More than one year after Citigroup’s $7 billion landmark settlement with the government to resolve a federal investigation into the sale of subprime mortgages, the third report on the bank's progress arrived today.
In July 2014, Citi acknowledged that, over the course of numerous transactions, the bank put together billions of dollars of mortgage-bond deals with loans it knew were defective, and then misrepresented the quality of those mortgage-bond deals to investors who purchased them. Under terms of the settlement, Citigroup agreed to pay $4 billion in civil monetary penalties to the Justice Department, $500 million in compensatory damages to state attorneys’ general and the FDIC, and the remaining $2.5 billion in the form of relief to aid consumers harmed by its conduct.
Thomas Perrelli, a partner with the law firm Jenner & Block who was appointed as independent monitor, released the first report in January 2014, and the second report in May 2015, assessing Citi’s progress toward meeting its obligations by the end of 2018, as the settlement agreement requires. Details of the third report discussed below include an assessment of Citi’s consumer relief efforts through March 31, 2015, and a review of the consumer outreach events that Citi has conducted, to date.
Citi earned the following consumer relief credit for the time period Nov. 22, 2014 through March 31, 2015:
$13,143,520 under Menu Item 1A (first lien principal forgiveness), comprised modifications to 234 loans.
$119,910,186 under Menu Item 2A (credit based on a reduction of a borrower’s mortgage interest rate) for 2,498 claims of relief; and
$29,651,048 under Menu Item 4A (forgiveness of principal associated with a property where foreclosure is not pursued and liens are released) for submitting credit for 636 transactions.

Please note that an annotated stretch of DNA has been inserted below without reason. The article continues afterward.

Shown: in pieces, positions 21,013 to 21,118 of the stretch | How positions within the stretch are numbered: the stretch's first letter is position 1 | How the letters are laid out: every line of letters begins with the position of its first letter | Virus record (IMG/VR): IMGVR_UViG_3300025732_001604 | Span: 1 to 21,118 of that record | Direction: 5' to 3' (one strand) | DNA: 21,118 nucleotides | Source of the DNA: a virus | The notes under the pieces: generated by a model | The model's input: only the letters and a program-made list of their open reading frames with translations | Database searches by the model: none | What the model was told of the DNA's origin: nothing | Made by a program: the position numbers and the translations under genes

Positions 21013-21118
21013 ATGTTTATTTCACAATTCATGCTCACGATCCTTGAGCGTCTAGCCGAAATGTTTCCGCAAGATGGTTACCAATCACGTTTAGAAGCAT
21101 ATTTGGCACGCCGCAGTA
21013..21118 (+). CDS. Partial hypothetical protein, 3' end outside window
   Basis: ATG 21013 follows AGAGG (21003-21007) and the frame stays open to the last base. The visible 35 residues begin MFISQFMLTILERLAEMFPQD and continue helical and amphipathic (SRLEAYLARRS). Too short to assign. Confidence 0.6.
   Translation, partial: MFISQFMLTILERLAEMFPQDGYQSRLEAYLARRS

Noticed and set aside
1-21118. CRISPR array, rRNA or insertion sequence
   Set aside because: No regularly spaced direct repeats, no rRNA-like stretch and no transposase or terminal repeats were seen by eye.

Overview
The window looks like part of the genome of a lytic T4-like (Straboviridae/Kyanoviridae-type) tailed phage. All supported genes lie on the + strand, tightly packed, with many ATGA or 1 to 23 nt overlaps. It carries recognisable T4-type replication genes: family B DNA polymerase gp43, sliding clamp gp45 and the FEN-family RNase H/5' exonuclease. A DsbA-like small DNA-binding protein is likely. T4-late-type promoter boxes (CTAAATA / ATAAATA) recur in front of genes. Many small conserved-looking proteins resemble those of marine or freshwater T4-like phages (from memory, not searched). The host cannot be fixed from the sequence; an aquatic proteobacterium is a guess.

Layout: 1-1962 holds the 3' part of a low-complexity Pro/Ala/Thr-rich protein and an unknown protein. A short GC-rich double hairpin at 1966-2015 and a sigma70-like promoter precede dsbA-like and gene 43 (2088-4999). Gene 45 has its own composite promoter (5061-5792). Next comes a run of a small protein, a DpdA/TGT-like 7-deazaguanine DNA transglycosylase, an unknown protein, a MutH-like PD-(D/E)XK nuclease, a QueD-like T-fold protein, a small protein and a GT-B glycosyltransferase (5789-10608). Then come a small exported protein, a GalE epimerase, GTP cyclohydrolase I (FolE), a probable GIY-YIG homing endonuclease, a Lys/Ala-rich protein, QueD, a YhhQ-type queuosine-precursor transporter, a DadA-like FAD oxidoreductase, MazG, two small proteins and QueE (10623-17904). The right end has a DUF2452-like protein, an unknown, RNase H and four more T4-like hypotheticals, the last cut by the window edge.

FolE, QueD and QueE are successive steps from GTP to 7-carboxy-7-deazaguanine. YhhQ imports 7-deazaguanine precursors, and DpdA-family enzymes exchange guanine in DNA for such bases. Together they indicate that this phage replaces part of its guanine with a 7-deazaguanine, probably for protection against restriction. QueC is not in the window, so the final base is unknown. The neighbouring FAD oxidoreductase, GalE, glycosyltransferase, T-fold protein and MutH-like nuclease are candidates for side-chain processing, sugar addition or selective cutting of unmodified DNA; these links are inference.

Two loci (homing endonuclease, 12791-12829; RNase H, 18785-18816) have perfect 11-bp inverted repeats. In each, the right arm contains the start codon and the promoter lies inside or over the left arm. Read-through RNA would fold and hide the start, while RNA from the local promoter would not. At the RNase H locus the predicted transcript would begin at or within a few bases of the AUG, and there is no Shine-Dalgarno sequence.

This brings Citi’s total earned consumer relief credit to $162,704,754. In addition, Citi previously earned $13,971,004 in consumer relief credit under Menu Item 4A for the prior period. Accordingly, to date, Citi has cumulatively earned $176,675,758 in consumer relief.
In addition to its consumer relief obligations, Citi must host at least four “Road to Recovery” events each year for the term of the Settlement Agreement 2014 through 2018. The events are intended to ensure that borrowers are informed about their eligibility for relief and have the assistance necessary to apply for such relief.
To date, Citi has hosted eight “Road to Recovery” events in Los Angeles, Dallas, Detroit, Miami, Atlanta, Chicago, Washington D.C., and Philadelphia. Citi has informed the monitor that it intends to host at least one additional event this month in New York
Perrelli said in the report that he will “continue to work with Citi to identify additional markets within the hardest hit areas and participating states for future Road to Recovery events in 2016, 2017, and 2018. The next monitor report to the public on Citi’s consumer relief activity will be issued in the fall of this year.